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WHO Releases HPV Vaccine Recommendations

JUN 21, 2017 | KRISTI ROSA
The World Health Organization (WHO) recently released a Position Paper regarding recommendations for vaccination against the most common sexually transmitted infection in the United States: human papillomavirus (HPV).

Because HPV-related diseases, such as cervical cancer, are a global health concern, WHO recommends that HPV vaccines should be “included in national immunization programs.” Cervical cancer accounts for a staggering majority (84%) of HPV-associated cancers, and therefore, “should remain the priority for HPV immunization,” the authors write. The best way to prevent cervical cancer? Immunizing girls before they are sexually active. All of the available HPV vaccines—the bivalent, quadrivalent, and nonavalent—are all “excellent” when it comes to “safety, efficacy, and effectiveness profiles.”

WHO recommends that HPV vaccines should be incorporated into a “coordinated and comprehensive strategy.” In the paper, the authors note that this strategy will include the following components:
  • Education on behaviors that might increase HPV risk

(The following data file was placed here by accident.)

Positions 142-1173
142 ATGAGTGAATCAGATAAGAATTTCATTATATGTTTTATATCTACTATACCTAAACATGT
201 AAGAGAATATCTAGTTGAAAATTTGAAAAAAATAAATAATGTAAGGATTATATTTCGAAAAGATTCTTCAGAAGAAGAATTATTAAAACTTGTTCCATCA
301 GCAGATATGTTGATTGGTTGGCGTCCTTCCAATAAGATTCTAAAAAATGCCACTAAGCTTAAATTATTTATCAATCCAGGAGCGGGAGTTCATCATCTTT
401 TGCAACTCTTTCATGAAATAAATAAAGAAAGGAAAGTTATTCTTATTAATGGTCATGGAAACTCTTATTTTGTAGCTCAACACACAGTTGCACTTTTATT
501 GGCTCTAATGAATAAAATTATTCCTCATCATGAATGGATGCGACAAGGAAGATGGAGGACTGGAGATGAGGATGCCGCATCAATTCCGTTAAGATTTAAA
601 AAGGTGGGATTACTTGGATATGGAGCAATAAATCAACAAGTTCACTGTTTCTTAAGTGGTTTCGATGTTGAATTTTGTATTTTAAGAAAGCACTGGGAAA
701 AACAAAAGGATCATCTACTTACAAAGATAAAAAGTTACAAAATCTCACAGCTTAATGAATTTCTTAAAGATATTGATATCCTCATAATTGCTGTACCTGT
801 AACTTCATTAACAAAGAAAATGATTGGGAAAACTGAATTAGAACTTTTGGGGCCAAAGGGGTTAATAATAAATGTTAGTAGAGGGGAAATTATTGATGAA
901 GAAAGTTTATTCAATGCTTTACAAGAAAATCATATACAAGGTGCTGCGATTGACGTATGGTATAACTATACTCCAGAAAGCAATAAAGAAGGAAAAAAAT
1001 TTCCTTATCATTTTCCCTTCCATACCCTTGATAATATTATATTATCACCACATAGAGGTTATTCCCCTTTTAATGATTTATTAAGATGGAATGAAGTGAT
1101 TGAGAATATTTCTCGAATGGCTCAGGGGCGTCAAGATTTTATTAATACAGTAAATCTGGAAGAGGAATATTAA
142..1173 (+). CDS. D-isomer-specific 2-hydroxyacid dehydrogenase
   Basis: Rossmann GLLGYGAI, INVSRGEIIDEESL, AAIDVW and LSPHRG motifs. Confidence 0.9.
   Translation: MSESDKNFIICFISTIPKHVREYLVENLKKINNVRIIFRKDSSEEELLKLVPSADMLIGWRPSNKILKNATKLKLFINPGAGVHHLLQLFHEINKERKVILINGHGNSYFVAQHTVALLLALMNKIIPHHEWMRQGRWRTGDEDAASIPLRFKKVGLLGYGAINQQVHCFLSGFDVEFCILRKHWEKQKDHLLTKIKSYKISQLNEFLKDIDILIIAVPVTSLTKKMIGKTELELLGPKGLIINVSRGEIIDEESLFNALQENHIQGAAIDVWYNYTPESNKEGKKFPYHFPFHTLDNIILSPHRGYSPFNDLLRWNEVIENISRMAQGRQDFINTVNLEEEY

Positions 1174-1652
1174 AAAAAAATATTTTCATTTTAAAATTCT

• Training healthcare workers and providing critical information to women regarding screening, diagnosis, and treatment of precancerous legions and cancer
  • Increasing access to screening and treatment (as well as treatment for invasive cancer)
Although vaccination will serve as a “primary preventive intervention,” authors note that, later on in their lives, individuals will still need to go for screening, “since the existing vaccines do not protect against all high-risk HPV types and will have limited impact on disease in women older than the vaccine eligible group(s).” WHO also suggests linking HPV vaccination with other vaccinations typically administered at the same age (such as tetanus). The authors also recommend incorporating vaccination into programs that are specifically targeting younger individuals. On a global scale, WHO calls for “all countries to proceed with nationwide introduction of HPV vaccination.” In the paper, study authors write that countries should use approaches that are:
  • Compatible with their delivery infrastructure and cold chain capacity
  • Affordable, cost-effective, and sustainable
  • Capable of achieving the highest possible coverage
The primary population target for HPV vaccination is girls between the age of 9 and 14, who are not yet sexually active. In fact, authors write that “Vaccination strategies should initially prioritize high coverage in this priority population.” The secondary population target? Females over 15 years of age, or males. WHO recommends that this population receive vaccination only when “feasible, affordable, [and] cost-effective,” and, if it doesn’t avert resources away from targeting the primary population. Furthermore, WHO recommends a vaccination strategy that targets “multiple age cohorts of girls aged between 9 and 18 years.” They feel that this “would result in faster and greater population impact than vaccination of single age cohorts, due to the estimated increase in direct protection and herd immunity.”



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